Two convicts break out of Mississippi State Penitentiary in 1936 to join a third on a long spree of bank robbing, their special talent and claim to fame. The youngest of the three falls in ... See full summary »
A down on his luck gambler links up with free spirit Elliot Gould at first to have some fun on, but then gets into debt when Gould takes an unscheduled trip to Tijuana. As a final act of ... See full summary »
Robert Altman's jazz-scored film explores themes of love, crime, race, and politics in 1930s Kansas City. When Blondie O'Hara's husband, a petty thief, is captured by Seldom Seen and held ... See full summary »
Jennifer Jason Leigh,
The Disciples of James Dean meet up on the anniversary of his death and mull over their lives in the present and in flashback, revealing the truth behind their complicated lives. Who is the... See full summary »
Pinky is an awkward adolescent who starts work at a spa in the California desert. She becomes overly attached to fellow spa attendant, Millie when she becomes Millie's room-mate. Millie is ... See full summary »
Robert Altman's sadly neglected film that, along with his later "Images", fits into the unconventional psycho-thriller mold. A bizarre story with Sandy Dennis as a spinster who takes in a handsome young man (Michael Burns) who is pretending to be mute. She imprisons the boy and supplies his every need, including a prostitute (Luana Anders), whom she goes out and brings home for Burns' pleasure. Written by
Jack Nicholson was very keen on playing the role of 'the boy'. He even discussed it with Robert Altman in his office. But Altman turned him down: "Jack, I think you're just too old." See more »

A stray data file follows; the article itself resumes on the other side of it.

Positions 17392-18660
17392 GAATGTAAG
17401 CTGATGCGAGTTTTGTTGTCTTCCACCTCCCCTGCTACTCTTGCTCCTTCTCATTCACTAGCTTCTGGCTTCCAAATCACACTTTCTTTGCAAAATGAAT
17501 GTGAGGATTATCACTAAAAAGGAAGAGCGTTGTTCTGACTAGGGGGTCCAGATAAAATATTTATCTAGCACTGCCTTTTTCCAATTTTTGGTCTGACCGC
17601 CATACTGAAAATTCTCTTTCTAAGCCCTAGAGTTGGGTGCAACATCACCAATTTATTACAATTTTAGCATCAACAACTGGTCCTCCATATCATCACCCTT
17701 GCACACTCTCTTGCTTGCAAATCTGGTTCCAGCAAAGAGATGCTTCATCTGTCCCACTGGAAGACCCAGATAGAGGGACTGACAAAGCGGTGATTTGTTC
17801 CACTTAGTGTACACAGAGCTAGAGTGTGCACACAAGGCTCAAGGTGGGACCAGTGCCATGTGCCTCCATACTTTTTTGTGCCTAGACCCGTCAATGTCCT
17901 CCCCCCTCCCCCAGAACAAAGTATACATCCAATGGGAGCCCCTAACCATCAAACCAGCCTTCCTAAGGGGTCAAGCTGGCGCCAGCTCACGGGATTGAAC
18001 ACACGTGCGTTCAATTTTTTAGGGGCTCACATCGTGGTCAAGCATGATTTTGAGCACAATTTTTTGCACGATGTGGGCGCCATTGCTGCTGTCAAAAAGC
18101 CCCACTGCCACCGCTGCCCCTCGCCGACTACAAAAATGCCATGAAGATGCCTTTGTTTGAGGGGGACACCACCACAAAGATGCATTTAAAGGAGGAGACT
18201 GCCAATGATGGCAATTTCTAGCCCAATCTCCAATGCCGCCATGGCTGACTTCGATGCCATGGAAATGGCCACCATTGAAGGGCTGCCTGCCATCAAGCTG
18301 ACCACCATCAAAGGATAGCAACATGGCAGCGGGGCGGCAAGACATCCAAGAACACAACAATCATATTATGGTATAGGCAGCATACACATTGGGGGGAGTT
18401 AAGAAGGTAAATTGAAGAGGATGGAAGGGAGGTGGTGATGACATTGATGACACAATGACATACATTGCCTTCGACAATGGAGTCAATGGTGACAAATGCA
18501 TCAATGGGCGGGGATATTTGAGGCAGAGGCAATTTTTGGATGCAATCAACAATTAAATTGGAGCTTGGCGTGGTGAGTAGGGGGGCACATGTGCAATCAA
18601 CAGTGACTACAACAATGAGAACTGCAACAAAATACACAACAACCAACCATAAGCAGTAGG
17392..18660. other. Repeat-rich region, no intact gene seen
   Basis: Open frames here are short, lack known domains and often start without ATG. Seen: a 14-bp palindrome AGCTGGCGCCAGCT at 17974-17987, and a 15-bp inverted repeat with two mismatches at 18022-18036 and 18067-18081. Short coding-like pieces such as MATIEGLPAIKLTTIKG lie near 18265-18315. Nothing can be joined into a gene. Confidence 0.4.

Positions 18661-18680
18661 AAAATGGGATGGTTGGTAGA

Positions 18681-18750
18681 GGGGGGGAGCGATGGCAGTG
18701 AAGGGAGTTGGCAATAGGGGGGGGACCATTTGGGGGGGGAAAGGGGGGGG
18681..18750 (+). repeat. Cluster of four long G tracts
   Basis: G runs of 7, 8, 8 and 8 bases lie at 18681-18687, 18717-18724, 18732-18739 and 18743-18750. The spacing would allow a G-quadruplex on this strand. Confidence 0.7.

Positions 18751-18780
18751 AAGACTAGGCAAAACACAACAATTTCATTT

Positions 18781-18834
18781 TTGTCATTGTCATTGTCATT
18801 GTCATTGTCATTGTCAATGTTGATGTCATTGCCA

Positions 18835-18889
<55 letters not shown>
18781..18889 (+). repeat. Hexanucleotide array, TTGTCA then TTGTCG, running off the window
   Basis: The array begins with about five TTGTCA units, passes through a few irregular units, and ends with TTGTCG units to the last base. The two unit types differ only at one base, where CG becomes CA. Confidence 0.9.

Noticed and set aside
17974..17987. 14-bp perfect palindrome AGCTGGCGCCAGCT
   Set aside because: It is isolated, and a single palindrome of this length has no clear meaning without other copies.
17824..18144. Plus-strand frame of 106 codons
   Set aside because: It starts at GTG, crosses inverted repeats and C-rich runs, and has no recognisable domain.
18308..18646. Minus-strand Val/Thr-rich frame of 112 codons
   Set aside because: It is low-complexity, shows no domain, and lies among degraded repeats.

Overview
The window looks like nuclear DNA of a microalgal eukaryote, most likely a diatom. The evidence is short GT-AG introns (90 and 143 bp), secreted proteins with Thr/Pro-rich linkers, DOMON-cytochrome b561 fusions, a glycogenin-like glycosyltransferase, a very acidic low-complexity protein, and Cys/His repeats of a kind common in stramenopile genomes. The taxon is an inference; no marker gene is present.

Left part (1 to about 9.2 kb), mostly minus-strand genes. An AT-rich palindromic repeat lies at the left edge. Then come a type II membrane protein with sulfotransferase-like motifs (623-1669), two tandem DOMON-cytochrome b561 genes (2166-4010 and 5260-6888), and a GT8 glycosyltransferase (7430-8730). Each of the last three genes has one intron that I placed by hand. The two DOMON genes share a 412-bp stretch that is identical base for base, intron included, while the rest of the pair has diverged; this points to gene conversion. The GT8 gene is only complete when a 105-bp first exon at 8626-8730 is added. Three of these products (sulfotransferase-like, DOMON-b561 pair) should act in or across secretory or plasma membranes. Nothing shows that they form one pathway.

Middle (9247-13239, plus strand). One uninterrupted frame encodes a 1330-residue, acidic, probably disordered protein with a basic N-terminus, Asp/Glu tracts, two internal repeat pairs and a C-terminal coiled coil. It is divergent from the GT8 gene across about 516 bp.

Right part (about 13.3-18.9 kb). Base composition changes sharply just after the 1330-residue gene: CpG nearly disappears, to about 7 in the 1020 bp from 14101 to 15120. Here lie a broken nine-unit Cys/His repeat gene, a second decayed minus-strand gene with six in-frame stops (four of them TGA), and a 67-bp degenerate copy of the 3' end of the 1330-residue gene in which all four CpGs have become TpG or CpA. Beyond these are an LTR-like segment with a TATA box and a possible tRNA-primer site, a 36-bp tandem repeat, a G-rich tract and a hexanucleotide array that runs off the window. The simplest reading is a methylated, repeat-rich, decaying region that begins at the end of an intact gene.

I'm not going to get under the covers or anything. I'll just lay on top. I have to tell you something. If you feel that you want to make love to me, it's all right. I want you to make love to me. Please.
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I would have given this more stars but for the contrived ending that sort of ruined the whole thing for me. Up until that point, I was seriously considering this work to be the equal of any work by Ingmar Bergman. Despite the corny ending, I still think that Sandy Dennis was easily the equivalent of Liv Ullman or Isabelle Hupert. It's shame that she died when she did, and I don't think she ever really received the accolades that she was due. Of course there was her work in "Who's Afraid of Virginia Wolff", in which she played a supporting role, and lighter fare such as "The Out of Towners", but one viewing of "That Cold Day in the Park" should be enough to convince any discerning viewer that Sandy Dennis was a great talent that was taken away far too soon.
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